Montana’s junior U. S. senator is again pushing for action on water in the region, sending a letter to the federal Office of Management and Budget and to the Secretary of the Interior urging money for Montana regional water projects be included in the next budget request.
In his letter to Secretary Ken Salazar and OMB Deputy Director for Management and Budget, Sen. Jon Tester, D-Mont., said significant investments were made in the Rocky Boy’s-North Central Montana Regional Water System and the Fort Peck-Dry Prairie water project through the American Recovery and Reinvestment Act, the 2009 stimulus package, but much more is needed.
“Under current funding levels, these projects actually are growing further from completions, ” Tester wrote, saying inflation is driving up the costs faster than work is being done.
He added that if the presidential administration’s Fiscal Year 2012 budget request on the projects had been adopted, it would have completely stopped work on the projects and further driven up their administrative costs.
Tester and U. S. Sen. Max Baucus, D-Mont., have been working and continue to work on the issue.
The two joined seven other senators in July sponsoring a bill to create a special fund to pay for costs of rural water projects. Tester spokesperson Andrea Helling said this morning the senators continue to push that bill and for general funding for the projects, and will reintroduce the rural water fund bill next year if it does not pass this year.
Rocky Boy’s-North Central project manager Mary Helling praised Tester’s efforts on behalf of the issue by sending Wednesday’s letter.
“Since our congressional authorization in 2002, the Rocky Boy’s-North Central Montana Regional Water System project has been utilizing federal dollars to the fullest to bring safe drinking water to our residents in north-central Montana. Our Montana congressional delegation has been a great support, and Sen. Tester has certainly been a big voice for us in Washington, ” she said in a release. “If not for the work he has helped get done, communities like the North Havre County Water District, Riverview Colony and South Chester County Water District would not be receiving the water they are now and the intake facilities and 36-inch core pipeline would not be built to what it is today. ”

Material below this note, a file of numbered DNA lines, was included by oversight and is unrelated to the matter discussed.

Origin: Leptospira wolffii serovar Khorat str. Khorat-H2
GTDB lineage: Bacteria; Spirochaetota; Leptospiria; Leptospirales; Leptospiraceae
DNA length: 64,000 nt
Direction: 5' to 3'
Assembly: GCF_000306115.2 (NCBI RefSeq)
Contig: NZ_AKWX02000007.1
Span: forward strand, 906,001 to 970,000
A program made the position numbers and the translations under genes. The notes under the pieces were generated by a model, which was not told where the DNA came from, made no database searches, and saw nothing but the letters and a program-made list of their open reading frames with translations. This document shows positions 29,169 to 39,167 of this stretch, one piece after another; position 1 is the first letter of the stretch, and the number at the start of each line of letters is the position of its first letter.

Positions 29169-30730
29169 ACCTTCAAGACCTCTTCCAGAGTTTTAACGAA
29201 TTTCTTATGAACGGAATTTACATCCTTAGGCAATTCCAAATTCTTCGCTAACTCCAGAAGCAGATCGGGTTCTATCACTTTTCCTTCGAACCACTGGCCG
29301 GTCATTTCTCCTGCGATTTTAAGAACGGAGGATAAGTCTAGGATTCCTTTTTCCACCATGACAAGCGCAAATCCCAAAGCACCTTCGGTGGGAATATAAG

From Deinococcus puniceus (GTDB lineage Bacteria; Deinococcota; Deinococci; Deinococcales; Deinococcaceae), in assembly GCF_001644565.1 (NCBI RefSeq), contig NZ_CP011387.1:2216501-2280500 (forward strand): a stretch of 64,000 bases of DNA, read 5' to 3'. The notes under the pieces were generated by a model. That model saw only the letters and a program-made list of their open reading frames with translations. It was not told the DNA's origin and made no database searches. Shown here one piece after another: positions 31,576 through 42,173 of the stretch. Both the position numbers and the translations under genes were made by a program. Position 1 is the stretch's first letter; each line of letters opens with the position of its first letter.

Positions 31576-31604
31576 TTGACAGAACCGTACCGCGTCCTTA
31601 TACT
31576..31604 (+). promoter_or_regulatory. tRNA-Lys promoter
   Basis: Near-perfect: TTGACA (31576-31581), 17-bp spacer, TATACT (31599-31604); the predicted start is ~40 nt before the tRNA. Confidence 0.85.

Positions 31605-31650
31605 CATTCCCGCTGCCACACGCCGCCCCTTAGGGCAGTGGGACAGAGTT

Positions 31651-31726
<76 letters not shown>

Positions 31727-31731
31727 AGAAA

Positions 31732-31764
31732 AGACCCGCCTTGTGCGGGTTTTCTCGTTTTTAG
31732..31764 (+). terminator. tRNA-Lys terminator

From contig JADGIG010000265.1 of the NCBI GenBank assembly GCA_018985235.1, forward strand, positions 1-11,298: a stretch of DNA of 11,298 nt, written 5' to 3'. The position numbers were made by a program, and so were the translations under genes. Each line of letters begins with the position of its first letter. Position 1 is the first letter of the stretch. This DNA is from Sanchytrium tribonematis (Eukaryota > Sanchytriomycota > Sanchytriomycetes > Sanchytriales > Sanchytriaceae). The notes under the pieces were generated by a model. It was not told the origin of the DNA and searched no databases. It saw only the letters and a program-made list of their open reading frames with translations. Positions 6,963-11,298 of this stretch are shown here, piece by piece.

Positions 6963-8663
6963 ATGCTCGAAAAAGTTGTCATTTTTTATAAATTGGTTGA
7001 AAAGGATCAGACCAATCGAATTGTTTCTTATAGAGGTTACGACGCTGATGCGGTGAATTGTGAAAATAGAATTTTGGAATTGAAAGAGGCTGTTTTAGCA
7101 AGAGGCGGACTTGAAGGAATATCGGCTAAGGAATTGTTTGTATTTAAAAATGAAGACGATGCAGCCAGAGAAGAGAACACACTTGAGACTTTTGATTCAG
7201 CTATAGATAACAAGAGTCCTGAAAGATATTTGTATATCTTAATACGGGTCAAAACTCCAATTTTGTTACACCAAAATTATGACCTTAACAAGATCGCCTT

ARRA provided a $20 million boost to funding on the north-central Montana project, more than double what it ever had received in prior years. That funding helped pay for the work on the intake facilities and the core pipeline from Tiber Dam going toward Rocky Boy’s Indian Reservation.
The Fort Peck-Dry Prairie project and the Rocky Boy’s-North Central Montana regional water project have been struggling to obtain funds since they were authorized.
Baucus and Tester announced in March that the Bureau of Reclamation had authorized $13 million for those projects, with $9 million going to Dry Prairie and $3.9 million to the North Central project.
Congress in 2002 authorized the Rocky Boy’s-North Central project at an estimated cost of $228 million. Since then it has inched along, typically getting $5 million to $10 million in the first years after it was authorized through earmarks made by the members of Montana’s congressional delegation.
When completed, the system is expected to provide water for nearly 30,000 people throughout north-central Montana, including on Rocky Boy’s Indian Reservation. The project grew out of the water compact Rocky Boy negotiated with the state and federal government in the 1990s.
The intent of the bill introduced in July is to create a permanent fund to provide a secure source of funding for which rural water projects can apply, in addition to the current process of requesting appropriations through Congress along with funding through agency budgets.
The bill would take $80 million of the generally $1 billion to $2 billion a year in federal oil and gas royalties and proceeds from sale of power from federal hydroelectric dams that goes into the federal reclamation fund and put it into a fund for rural water projects.
The amounts put into the new fund, for which rural water projects would apply, would be in addition to any congressional appropriations or bureau budgeting for water projects. Because the current process is piecemeal and often unpredictable, the new Rural Water Construction Fund is designed to support certainty in planning longer-term projects, Baucus and Tester said in July.